RESTful API Design With NodeJS & Restify

Final product image
What You'll Be Creating

The RESTful API consists of two main concepts: Resource, and Representation. Resource can be any object associated with data, or identified with a URI (more than one URI can refer to the same resource), and can be operated using HTTP methods. Representation is the way you display the resource. In this tutorial we will cover some theoretical information about RESTful API design, and implement an example blogging application API by using NodeJS.


Choosing the correct resources for a RESTful API is an important section of designing. First of all, you need to analyze your business domain and then decide how many and what kind of resources will be used that are relevant to your business need. If you are designing a blogging API, you will probably use Article, User, and Comment. Those are the resource names, and the data associated with that is the resource itself:

Resource Verbs

You can proceed with a resource operation after you have decided on the required resources. Operation here refers to HTTP methods. For example, in order to create an article, you can make the following request:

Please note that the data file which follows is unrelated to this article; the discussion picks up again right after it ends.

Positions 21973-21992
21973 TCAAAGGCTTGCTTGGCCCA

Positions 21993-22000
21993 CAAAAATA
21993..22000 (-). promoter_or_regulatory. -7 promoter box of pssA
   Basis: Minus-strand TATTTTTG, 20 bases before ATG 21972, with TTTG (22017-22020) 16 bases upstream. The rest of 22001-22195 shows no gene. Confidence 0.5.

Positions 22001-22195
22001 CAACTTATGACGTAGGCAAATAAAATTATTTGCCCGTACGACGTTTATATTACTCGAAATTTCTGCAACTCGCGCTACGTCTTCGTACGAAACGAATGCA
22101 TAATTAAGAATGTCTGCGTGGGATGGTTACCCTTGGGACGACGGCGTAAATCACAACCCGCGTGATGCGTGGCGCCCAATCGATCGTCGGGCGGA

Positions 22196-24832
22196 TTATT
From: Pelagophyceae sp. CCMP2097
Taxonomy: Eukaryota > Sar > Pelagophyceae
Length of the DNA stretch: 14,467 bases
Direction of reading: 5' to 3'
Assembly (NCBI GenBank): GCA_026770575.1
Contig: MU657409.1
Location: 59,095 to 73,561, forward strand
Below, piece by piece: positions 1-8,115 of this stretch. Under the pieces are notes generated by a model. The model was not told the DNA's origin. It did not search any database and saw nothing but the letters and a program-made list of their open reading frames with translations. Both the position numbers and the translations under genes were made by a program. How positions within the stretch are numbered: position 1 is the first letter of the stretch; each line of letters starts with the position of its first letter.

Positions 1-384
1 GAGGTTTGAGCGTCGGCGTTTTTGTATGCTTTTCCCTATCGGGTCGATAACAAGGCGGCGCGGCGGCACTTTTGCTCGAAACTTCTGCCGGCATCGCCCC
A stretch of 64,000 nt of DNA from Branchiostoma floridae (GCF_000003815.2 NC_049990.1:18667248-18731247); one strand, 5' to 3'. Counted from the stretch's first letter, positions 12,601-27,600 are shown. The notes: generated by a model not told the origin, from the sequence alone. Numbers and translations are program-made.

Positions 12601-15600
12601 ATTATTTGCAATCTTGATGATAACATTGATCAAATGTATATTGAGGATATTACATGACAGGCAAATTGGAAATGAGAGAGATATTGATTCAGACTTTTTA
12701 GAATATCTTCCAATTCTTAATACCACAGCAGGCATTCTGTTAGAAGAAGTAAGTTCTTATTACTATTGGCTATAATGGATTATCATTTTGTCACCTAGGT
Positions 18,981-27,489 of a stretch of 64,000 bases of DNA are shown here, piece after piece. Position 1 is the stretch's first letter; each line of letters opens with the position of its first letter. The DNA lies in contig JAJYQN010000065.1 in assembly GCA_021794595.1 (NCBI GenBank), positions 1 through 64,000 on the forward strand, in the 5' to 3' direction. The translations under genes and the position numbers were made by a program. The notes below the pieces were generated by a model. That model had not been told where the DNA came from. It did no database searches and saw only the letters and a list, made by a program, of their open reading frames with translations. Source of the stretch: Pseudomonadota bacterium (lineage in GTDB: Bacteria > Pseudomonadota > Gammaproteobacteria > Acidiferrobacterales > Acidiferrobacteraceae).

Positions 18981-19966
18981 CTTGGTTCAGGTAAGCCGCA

In the same way, you can view an existing article by issuing the following request:

What about updating an existing article? I can hear that you are saying:

I can make another POST request to /articles/update/123456789012 with the payload.

Maybe preferable, but the URI is becoming more complex. As we said earlier, operations can refer to HTTP methods. This means, state the update operation in the HTTP method instead of putting that in the URI. For example:

By the way, in this example you see tags and category fields. Those don't need to be mandatory fields. You can leave them blank and set them in future. 

Sometimes, you need to delete an article when it is outdated. In that case you can use a DELETE HTTP request to /articles/123456789012.

HTTP methods are standard concepts. If you use them as an operation, you will have simple URIs, and this kind of simple API will help you gain happy consumers.

What if you want to insert a comment to an article? You can select the article and add a new comment to the selected article. By using this statement, you can use the following request: